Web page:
How to use SketchUp with your CNC machine

A complete guide about how to generate G-Code from a SketchUp design

With over 25 years of existence, SketchUp is a well-established 3D modeling tool, particularly in the architectural world. The software is quite ergonomic, offering a wide range of options for those wishing to create spatial visualizations from 2D plans with just a few clicks.  


But the software is not limited to architecture: it can also easily be used to design parts that can be machined using a CNC machine, as we shall see.


Table of Content


I. SketchUp and CNC: which price plan to choose?


II. Options for generating G-Code from SketchUp


1/ Transfer a vector drawing (DXF, SVG) directly to CNC Planet

2/ Generate G-Code using an extension 

3/ Use other CAM software after SketchUp


III. How to generate and export a 3D model from SketchUp to generate G-Code in Autodesk Fusion 360


1/ Prepare your project in SketchUp

2/ Export your project using the right format

3/ Prepare your SketchUp object for CAM operations 

4/ Generate your G-code from Autodesk Fusion 360


I. SketchUp and CNC machine: which price plan to choose? 


At the time of writing, SketchUp offers several types of pricing plan, but not all of them allow you to manipulate all files. For example, if you wish to import a DXF file into SketchUp, you will need to pay at least a hundred euros per year for a "Go" version capable of handling it.


A free version of the software is also available, but its options are limited and it offers only limited compatibility with certain file types. 


For one-off projects, more complete versions of SketchUp are also available with a free 7-day trial.


Note: For the time being, a free version of the Windows application SketchUp Make 2017 is still available for download at certain locations on the web, providing a dated but nevertheless complete version of the software without having to put your hand directly in the wallet. However this version doesn't handle certain file formats (like DXF standard, for instance).

II. Options for generating G-Code from SketchUp

Have you just finished lovingly polishing your design in SketchUp, and now want to materialize the fruit of your labor with your CNC? 


I've got good news and bad news for you:


The bad news: SketchUp isn't really designed for 3D machining operations.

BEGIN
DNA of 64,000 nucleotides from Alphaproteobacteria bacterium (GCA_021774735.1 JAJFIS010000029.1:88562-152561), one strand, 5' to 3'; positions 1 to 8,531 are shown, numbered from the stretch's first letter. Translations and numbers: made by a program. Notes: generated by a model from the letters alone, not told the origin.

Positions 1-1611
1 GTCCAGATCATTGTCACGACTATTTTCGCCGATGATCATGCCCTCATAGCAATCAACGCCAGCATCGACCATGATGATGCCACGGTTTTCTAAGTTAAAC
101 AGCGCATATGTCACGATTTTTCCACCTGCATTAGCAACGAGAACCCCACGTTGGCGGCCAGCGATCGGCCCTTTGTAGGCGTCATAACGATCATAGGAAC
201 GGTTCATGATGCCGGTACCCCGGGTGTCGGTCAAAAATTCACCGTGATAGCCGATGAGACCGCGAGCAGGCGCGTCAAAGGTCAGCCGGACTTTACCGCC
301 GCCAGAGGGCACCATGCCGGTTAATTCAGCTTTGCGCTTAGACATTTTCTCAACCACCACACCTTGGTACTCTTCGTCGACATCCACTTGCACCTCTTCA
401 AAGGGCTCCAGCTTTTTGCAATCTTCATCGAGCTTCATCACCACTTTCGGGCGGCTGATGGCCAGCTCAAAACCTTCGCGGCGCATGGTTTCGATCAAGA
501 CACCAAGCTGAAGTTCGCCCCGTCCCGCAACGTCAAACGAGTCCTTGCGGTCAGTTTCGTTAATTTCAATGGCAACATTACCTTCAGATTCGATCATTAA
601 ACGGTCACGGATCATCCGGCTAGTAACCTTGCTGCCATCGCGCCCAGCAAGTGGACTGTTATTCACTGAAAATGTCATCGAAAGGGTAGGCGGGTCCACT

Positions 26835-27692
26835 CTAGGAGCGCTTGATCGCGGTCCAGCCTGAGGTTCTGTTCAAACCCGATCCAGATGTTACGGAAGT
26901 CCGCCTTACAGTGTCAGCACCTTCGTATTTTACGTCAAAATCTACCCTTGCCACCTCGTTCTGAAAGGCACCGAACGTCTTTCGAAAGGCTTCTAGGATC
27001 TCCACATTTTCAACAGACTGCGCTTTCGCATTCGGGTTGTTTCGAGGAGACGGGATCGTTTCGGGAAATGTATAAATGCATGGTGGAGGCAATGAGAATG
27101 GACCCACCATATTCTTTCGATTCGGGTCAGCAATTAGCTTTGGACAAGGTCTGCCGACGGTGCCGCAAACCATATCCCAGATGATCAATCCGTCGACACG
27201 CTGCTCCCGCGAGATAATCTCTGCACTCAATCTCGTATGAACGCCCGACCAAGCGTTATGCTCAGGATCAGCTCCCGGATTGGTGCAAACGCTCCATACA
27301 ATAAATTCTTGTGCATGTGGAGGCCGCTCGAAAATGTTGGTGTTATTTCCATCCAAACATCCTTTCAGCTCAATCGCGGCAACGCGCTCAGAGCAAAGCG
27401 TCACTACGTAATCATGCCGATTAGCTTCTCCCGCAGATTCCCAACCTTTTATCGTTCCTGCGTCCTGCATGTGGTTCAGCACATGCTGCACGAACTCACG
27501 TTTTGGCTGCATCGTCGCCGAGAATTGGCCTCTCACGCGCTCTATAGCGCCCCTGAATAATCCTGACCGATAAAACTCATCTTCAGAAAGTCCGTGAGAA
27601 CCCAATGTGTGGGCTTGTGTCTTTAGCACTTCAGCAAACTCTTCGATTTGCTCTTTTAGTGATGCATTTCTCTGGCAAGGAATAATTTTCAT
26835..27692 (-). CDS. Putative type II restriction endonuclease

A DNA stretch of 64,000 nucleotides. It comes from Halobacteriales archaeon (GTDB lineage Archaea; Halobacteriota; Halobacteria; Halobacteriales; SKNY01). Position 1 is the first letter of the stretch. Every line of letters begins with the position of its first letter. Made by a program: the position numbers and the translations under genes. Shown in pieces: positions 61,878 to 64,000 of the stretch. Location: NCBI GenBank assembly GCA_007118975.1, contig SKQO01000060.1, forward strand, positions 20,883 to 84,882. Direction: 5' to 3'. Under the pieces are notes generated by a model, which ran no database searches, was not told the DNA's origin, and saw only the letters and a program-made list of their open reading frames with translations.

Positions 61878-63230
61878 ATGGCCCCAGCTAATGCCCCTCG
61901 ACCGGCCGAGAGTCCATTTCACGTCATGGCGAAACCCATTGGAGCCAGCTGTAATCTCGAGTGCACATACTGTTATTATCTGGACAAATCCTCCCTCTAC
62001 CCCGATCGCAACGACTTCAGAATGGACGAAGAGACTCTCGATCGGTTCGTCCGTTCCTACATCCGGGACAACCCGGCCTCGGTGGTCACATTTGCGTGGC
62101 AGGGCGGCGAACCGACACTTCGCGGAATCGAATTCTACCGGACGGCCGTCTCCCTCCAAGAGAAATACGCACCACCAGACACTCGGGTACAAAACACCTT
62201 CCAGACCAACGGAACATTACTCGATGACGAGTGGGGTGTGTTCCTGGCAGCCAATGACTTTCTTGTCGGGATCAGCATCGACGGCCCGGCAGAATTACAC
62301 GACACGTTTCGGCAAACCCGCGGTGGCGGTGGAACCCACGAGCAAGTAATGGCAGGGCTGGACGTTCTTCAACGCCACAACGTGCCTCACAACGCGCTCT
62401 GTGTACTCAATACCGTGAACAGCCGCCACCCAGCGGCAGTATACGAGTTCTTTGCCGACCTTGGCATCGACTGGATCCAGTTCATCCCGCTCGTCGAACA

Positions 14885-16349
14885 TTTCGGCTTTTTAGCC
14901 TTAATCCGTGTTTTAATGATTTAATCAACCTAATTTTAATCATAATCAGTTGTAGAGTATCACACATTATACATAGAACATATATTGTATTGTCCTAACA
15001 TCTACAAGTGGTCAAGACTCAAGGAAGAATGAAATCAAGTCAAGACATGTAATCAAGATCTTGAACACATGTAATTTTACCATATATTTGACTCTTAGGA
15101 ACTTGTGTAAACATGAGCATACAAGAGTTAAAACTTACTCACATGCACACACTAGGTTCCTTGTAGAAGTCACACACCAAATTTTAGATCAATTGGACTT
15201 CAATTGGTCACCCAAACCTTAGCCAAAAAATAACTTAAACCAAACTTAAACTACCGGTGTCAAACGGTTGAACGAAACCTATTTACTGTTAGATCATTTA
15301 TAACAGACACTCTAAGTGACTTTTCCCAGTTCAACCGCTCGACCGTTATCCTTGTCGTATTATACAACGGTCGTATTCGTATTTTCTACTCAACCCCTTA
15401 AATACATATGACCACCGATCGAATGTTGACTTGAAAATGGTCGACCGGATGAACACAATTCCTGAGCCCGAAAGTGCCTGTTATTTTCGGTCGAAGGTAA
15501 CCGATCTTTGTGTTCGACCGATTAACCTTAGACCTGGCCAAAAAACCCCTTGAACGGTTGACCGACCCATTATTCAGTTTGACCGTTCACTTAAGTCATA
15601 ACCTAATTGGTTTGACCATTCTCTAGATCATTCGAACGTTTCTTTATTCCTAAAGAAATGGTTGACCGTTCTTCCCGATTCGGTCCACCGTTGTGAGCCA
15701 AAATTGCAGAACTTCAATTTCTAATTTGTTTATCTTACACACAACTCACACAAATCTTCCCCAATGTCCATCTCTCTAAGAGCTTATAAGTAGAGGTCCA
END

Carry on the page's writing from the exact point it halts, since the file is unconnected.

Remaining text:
The good news: there are several technical solutions to overcome SketchUp's CAM (computer-aided manufacturing) shortcomings.


Several options are available:

1/Transfer a vector design (DXF, SVG) directly to CNC Planet

It's totally possible to start from a two-dimensional design and parameterize a cutting operation directly on your machine (Mekanika) equipped with PlanetCNC. 


Certain projects requiring assembly can thus be carried out by cutting several flat parts, which can then be assembled face by face to obtain a three-dimensional model. 


The possibilities offered by this solution are interesting when it comes to designing cabinets, closets or other storage spaces, and some creative applications take the concept quite far. 


However, they are much more limited if you want to tackle 2.5D operations from a real block of material.

2/Generate G-Code using an extension 

A number of extensions can currently be added to SketchUp to compensate for the absence of native machining functions. 


Here is a non-exhaustive list:


Fabber: The plug-in's website describes Fabber as "The fastest way to go from SketchUp to CNC", including a free offer with limited functions, notably in terms of post-processors.


Unfortunately, the lack of activity on Fabber's official  website suggests a certain lack of follow-up if you consider investing in a a paid version and it doesn't seem to be 100% compatible with SketchUp latest versions.


Fabber is however compatible with some older versions of SketchUp like the standalone SketchUp Make 2017 software we mentionned previously.


ABF Extension: The promise is the same, but currently only in Vietnamese, as are the various video tutorials on offer.: The promise is the same, but currently only in Vietnamese, as are the various video tutorials on offer.